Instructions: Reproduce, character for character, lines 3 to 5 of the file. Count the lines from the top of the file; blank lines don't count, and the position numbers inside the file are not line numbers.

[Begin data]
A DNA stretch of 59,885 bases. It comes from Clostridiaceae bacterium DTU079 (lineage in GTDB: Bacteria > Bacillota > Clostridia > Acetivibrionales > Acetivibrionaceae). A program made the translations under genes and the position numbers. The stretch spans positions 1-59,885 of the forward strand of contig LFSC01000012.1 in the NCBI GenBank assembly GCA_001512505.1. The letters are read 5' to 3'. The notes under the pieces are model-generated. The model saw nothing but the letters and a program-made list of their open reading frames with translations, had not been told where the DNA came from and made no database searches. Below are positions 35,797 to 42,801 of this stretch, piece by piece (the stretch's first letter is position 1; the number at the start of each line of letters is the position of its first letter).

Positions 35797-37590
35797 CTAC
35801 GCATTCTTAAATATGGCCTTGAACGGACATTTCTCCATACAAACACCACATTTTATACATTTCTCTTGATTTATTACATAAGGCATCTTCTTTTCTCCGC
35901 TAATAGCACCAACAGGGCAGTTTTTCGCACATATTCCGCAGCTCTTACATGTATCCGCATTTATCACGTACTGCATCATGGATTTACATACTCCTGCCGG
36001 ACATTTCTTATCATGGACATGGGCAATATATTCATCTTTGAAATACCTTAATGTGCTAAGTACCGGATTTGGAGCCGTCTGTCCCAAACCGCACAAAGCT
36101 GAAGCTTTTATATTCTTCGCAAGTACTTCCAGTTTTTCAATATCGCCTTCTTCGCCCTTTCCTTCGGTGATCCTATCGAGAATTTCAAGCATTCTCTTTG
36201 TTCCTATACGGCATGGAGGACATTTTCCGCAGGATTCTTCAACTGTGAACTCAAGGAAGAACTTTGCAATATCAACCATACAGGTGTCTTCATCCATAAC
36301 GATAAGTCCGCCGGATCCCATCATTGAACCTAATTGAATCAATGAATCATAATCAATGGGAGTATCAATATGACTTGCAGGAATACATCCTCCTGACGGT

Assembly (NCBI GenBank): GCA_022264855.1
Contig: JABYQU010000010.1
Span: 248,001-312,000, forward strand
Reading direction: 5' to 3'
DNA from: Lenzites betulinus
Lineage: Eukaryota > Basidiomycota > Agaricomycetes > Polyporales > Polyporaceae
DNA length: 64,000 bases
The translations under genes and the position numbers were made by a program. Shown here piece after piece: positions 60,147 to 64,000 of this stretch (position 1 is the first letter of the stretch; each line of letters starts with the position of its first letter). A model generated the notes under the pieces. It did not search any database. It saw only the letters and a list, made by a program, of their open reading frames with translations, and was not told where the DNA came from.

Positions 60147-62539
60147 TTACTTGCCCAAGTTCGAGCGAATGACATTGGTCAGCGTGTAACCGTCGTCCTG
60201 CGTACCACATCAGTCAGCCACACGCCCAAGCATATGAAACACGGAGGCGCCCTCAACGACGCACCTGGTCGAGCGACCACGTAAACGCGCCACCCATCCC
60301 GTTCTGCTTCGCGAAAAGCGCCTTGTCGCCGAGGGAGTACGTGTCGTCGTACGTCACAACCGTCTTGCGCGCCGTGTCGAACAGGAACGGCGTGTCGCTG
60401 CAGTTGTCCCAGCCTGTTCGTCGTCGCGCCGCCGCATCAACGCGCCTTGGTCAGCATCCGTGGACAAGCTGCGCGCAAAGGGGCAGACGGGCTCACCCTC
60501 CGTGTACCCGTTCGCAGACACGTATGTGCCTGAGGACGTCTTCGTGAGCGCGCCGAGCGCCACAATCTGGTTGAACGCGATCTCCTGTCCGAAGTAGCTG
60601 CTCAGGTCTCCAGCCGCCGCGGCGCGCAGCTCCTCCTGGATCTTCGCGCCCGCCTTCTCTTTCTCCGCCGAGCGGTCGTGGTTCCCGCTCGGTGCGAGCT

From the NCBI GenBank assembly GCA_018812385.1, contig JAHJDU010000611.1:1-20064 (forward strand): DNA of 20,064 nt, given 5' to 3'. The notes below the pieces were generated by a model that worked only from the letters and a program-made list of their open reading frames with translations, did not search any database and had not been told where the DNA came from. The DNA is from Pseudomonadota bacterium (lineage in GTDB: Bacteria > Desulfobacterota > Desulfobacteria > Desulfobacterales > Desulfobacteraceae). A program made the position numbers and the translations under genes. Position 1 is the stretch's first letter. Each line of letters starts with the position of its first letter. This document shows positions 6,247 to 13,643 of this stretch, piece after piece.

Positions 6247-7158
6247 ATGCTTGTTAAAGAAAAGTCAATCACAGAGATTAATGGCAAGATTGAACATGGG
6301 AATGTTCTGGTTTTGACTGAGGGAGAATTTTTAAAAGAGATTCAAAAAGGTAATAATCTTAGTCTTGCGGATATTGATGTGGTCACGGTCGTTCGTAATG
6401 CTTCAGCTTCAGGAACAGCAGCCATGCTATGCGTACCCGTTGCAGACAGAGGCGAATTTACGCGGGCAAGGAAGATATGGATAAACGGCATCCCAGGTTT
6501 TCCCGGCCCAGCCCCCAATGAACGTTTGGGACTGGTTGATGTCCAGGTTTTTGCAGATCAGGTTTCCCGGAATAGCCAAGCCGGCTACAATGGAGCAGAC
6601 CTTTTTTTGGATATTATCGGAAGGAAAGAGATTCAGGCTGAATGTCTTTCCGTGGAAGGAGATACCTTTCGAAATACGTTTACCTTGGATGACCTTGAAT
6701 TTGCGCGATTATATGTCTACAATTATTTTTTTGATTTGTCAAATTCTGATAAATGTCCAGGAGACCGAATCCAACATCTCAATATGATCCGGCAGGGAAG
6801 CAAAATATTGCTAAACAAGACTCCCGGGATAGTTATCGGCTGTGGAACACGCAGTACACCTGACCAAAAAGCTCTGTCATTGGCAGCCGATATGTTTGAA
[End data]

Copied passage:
35797 CTAC
35801 GCATTCTTAAATATGGCCTTGAACGGACATTTCTCCATACAAACACCACATTTTATACATTTCTCTTGATTTATTACATAAGGCATCTTCTTTTCTCCGC
35901 TAATAGCACCAACAGGGCAGTTTTTCGCACATATTCCGCAGCTCTTACATGTATCCGCATTTATCACGTACTGCATCATGGATTTACATACTCCTGCCGG